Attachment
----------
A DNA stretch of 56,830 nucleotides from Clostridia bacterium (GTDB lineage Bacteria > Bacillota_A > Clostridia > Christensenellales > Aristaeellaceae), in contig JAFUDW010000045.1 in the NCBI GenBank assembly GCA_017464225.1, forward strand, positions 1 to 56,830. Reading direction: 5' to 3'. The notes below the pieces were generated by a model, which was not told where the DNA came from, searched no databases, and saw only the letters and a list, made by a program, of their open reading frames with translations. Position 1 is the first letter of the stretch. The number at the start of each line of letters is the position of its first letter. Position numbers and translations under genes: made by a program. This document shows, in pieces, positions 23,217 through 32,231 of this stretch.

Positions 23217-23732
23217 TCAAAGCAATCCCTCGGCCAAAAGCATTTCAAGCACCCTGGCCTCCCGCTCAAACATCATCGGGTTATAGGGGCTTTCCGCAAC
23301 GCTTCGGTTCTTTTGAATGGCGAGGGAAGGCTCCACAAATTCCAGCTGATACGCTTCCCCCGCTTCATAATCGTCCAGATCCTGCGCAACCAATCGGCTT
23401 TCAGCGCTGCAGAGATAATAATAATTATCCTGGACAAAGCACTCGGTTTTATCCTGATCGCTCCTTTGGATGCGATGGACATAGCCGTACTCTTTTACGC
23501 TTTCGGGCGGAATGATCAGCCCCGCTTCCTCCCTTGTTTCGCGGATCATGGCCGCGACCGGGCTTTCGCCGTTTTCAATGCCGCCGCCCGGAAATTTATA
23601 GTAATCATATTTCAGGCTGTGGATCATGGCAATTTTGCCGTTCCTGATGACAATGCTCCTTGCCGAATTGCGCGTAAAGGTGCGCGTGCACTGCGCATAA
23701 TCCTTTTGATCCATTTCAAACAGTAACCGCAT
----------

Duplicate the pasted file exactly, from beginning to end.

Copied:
A DNA stretch of 56,830 nucleotides from Clostridia bacterium (GTDB lineage Bacteria > Bacillota_A > Clostridia > Christensenellales > Aristaeellaceae), in contig JAFUDW010000045.1 in the NCBI GenBank assembly GCA_017464225.1, forward strand, positions 1 to 56,830. Reading direction: 5' to 3'. The notes below the pieces were generated by a model, which was not told where the DNA came from, searched no databases, and saw only the letters and a list, made by a program, of their open reading frames with translations. Position 1 is the first letter of the stretch. The number at the start of each line of letters is the position of its first letter. Position numbers and translations under genes: made by a program. This document shows, in pieces, positions 23,217 through 32,231 of this stretch.

Positions 23217-23732
23217 TCAAAGCAATCCCTCGGCCAAAAGCATTTCAAGCACCCTGGCCTCCCGCTCAAACATCATCGGGTTATAGGGGCTTTCCGCAAC
23301 GCTTCGGTTCTTTTGAATGGCGAGGGAAGGCTCCACAAATTCCAGCTGATACGCTTCCCCCGCTTCATAATCGTCCAGATCCTGCGCAACCAATCGGCTT
23401 TCAGCGCTGCAGAGATAATAATAATTATCCTGGACAAAGCACTCGGTTTTATCCTGATCGCTCCTTTGGATGCGATGGACATAGCCGTACTCTTTTACGC
23501 TTTCGGGCGGAATGATCAGCCCCGCTTCCTCCCTTGTTTCGCGGATCATGGCCGCGACCGGGCTTTCGCCGTTTTCAATGCCGCCGCCCGGAAATTTATA
23601 GTAATCATATTTCAGGCTGTGGATCATGGCAATTTTGCCGTTCCTGATGACAATGCTCCTTGCCGAATTGCGCGTAAAGGTGCGCGTGCACTGCGCATAA
23701 TCCTTTTGATCCATTTCAAACAGTAACCGCAT